Amazon and car dealership in Europe
© Chris Tosic

The arrival of Amazon into any sector is enough to cause jitters among the companies that have traditionally dominated it.

The US technology group has upended the business models of booksellers, publishers, record shops and swaths of the traditional high street as it has expanded, while its move on Friday to buy Whole Foods for $13.7bn sent shares of rival grocers’ tumbling.

Now the company is weighing options for an expanded push into the automotive sector in Europe.

In November, the company began acting as a portal for carmker Fiat in Italy, presenting the 500, 500L and Panda models online and acting as funnel for consumers to established dealerships. Each time, Amazon collects a small fee.

The arrangement remains a test phase for both parties, and has been extended until the end of 2017. The company has a similar plan operating in France with Seat.

Amazon intends to expand the scheme into another major European market, possibly the UK, from next year, according to two people familiar with the plans. It has quietly been building a team based in Luxembourg to spearhead its efforts.

In March, the company poached Christoph Möller, former automotive partner at consultancy Oliver Wyman, to become head of relations with carmakers in Europe.

His arrival comes after the company in November appointed Raoul Heinz, a senior executive at the technology company who previously ran its Europe-wide business to business unit, to head up its EU Automotive division. A month later, it moved Matt Nuffort, a senior product manager, to the role of Head of Vehicles for the EU.

Amazon declined to comment.

Car industry leaders do not discount a full-throated entry by the company into direct sales. “We all believe it will only be a matter of time until they do something serious,” says a senior executive at a European mass market carmaker. Once that happens, working with Amazon will be “something we have to consider” they say.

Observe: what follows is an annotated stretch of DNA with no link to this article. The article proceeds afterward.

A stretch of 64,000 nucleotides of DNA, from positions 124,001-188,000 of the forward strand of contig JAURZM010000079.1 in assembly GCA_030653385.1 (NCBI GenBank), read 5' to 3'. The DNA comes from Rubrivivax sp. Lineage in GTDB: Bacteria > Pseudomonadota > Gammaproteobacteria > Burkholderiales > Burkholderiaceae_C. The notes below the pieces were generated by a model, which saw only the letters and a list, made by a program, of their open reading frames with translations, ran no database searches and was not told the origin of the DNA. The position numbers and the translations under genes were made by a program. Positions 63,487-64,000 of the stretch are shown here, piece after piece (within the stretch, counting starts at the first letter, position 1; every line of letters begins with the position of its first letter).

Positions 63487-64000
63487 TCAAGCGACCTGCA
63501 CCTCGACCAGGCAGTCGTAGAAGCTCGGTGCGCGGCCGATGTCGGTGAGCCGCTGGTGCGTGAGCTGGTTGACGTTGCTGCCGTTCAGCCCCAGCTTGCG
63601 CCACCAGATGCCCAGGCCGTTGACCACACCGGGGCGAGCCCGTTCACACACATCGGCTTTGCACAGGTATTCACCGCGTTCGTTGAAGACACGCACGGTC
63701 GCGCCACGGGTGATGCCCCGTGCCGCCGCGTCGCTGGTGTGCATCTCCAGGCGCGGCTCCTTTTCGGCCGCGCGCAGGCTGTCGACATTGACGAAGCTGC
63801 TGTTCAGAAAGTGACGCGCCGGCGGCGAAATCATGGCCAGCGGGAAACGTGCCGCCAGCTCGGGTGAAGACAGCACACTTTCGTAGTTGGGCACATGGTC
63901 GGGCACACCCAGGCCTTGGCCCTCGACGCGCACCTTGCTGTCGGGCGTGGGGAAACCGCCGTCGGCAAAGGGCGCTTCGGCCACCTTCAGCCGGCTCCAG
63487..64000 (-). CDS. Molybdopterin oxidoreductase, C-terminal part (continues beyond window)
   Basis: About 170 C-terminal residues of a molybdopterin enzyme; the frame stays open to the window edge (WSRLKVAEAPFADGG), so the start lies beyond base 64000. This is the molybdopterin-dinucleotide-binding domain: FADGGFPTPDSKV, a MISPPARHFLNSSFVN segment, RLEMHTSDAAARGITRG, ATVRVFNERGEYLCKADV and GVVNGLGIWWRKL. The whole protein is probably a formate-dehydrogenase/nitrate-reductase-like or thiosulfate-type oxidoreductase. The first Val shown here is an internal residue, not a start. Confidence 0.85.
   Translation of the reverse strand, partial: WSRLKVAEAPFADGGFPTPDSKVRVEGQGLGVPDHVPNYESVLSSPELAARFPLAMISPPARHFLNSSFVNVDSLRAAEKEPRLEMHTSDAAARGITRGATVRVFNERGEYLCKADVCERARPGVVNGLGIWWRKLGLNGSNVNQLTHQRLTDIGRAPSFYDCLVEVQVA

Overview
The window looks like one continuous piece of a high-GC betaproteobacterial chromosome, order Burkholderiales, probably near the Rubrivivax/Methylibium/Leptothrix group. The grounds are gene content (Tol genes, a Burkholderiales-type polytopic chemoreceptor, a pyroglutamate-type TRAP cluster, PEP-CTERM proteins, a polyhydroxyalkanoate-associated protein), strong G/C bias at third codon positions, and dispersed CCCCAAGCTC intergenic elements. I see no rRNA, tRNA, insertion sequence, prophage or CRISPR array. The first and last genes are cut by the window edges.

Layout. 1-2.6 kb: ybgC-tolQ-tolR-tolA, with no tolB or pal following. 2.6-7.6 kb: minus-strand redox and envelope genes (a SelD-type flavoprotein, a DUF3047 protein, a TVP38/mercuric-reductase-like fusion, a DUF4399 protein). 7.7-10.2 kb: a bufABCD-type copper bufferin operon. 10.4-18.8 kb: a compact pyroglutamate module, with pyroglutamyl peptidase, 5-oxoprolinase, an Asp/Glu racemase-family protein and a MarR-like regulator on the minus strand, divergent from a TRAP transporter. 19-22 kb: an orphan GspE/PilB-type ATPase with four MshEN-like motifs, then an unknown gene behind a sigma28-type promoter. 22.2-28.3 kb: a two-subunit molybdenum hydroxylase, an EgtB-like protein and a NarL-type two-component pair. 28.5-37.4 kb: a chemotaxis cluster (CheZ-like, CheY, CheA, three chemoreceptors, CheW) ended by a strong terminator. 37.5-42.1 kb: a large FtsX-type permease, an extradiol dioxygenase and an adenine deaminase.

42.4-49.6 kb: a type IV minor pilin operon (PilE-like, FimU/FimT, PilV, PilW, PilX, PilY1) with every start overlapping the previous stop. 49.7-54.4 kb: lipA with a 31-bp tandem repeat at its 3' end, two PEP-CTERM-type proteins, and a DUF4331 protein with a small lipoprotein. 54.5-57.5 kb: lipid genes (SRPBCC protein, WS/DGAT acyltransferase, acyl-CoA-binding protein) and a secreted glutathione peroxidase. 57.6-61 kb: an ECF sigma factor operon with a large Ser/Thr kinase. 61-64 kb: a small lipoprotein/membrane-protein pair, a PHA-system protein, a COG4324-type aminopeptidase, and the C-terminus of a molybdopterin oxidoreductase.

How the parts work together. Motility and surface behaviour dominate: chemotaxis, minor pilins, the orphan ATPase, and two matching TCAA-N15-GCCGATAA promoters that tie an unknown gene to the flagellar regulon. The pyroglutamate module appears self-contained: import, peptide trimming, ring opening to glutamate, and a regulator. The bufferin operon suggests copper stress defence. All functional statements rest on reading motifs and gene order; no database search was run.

Gianluca Italia, head of the Italian market for Fiat Chrysler, who oversees the current relationship with the retailing giant in the country, said the Seattle-based group is a long way from mounting a credible challenge.

“I don’t think we will ever rely on Amazon,” he says. “For us, Amazon is an additional sales channel. Nothing more.” He admits that Amazon might one day sell cars directly to consumers but adds “there are many barriers”.

Chart: Car survey

These include overcoming basic physical constraints around buying a car — such as a test drive or part-exchanging an old model — as well as Amazon receiving regulatory clearance to sell a vehicle outside of an established dealer network, and getting approval to provide financing for car loans, an essential part of any car sales process.

Despite consumers increasingly using the internet for research, many still want to see and drive the car before purchasing it.

James Hind, founder of Carwow, a website that matches consumers with dealers selling the specific model they want, says that almost all motorists using it still go for a test drive at a dealership before buying their car.

“People want to interact with the dealer,” he says. “Because it’s such a vast quantity of money there’s an element of trust. You can’t gamble with £30,000.”

There remains nervousness among investors, however.

Following a report in German publication Automobilwoche earlier this month saying Amazon was preparing to sell cars in Europe, shares in some dealer companies as well as Auto Trader, the UK online car marketplace, fell sharply, amid concerns that they may be left blinking in the headlights of the US behemoth.

Auto Trader saw its shares fall as much as 6 per cent the day after the report, while shares in Lookers, the UK’s largest dealership, briefly fell as much as 4 per cent.

“I don’t want to come across as a luddite, but we don’t feel particularly threatened by this,” says Andy Bruce, chief executive of Lookers.

“There’s no doubt that consumers want to do more online but ultimately, everything has to go through a dealer because the only way that car manufacturers can distribute cars.”

Any move towards direct sales, bypassing the dealerships and going straight to the consumer such as the approach being taken by Tesla, the US electric carmaker, would be riskier for Amazon.

The automotive roadside is littered with brands that have tried and failed to enter the car sales market.

Virgin Cars, launched by Sir Richard Branson, closed in 2005 five years after it was started.

In 2011, Tesco embarked on a foray into the industry that was even shorter, withdrawing from the market after just a year.

“It might not sound complicated to people but selling cars is an art,” says Mike Allen, lead analyst who covers the motor dealerships at Zeus Capital. “A lot of bigger names have tried to come in and failed.”

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